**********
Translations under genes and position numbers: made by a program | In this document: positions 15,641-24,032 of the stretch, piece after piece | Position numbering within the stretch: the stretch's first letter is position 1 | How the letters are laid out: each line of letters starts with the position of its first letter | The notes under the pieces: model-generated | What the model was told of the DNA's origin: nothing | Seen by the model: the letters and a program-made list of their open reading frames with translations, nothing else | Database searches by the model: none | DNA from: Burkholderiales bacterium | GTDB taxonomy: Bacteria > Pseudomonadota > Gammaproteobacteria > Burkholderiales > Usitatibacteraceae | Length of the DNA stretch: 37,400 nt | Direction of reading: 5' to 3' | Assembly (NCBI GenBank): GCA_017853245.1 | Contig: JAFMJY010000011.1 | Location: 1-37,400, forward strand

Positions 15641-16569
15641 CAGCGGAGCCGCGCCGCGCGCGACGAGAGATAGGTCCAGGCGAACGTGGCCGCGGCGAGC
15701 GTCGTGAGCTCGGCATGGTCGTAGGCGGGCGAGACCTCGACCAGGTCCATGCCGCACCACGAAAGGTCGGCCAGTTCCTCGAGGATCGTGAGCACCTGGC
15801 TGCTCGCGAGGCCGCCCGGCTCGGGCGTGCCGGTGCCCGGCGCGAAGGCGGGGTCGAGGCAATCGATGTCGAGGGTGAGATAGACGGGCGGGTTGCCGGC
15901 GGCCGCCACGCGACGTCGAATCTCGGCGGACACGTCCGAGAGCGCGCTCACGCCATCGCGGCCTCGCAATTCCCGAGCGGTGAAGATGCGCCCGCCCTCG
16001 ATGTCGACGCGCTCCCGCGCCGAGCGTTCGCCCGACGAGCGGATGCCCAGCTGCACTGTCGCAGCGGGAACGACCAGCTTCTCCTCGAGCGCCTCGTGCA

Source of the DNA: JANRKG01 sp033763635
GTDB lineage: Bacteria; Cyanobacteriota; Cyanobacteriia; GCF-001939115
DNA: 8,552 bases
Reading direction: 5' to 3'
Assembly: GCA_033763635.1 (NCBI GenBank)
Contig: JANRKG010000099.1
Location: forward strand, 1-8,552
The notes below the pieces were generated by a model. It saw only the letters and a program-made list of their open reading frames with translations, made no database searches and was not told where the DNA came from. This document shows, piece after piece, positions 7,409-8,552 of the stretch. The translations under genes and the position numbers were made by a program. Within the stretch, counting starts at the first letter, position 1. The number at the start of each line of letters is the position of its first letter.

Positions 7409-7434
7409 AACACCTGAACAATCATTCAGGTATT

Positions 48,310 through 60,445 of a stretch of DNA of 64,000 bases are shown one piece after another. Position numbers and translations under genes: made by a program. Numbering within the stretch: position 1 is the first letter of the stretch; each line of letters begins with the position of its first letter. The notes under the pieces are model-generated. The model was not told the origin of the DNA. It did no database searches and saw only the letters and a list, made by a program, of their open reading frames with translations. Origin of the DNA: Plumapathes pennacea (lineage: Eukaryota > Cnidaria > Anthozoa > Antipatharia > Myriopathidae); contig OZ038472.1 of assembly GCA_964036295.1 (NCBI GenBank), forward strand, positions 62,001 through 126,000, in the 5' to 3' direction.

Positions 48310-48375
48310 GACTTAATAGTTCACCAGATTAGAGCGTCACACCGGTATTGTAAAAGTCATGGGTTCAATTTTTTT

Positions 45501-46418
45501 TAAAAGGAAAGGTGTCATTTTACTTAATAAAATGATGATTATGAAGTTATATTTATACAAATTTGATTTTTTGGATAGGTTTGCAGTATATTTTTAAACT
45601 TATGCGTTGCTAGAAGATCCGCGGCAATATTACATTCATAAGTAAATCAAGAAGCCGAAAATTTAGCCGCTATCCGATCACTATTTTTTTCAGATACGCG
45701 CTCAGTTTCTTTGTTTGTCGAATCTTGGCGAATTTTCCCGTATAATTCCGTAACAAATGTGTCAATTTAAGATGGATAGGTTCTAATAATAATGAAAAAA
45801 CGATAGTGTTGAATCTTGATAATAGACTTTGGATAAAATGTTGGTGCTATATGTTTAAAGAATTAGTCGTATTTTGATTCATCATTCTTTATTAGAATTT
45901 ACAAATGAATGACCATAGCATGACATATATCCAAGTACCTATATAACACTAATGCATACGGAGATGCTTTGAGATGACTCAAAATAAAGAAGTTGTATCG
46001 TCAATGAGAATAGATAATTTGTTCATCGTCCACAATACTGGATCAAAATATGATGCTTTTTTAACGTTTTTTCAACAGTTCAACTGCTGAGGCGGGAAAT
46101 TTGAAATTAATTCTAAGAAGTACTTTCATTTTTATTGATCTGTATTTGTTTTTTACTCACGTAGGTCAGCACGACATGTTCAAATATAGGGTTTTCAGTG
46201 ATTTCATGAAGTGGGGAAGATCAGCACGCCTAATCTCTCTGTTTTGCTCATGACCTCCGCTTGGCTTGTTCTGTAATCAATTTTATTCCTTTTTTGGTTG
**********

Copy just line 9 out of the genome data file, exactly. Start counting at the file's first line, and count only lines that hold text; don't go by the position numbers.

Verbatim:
GTDB lineage: Bacteria; Cyanobacteriota; Cyanobacteriia; GCF-001939115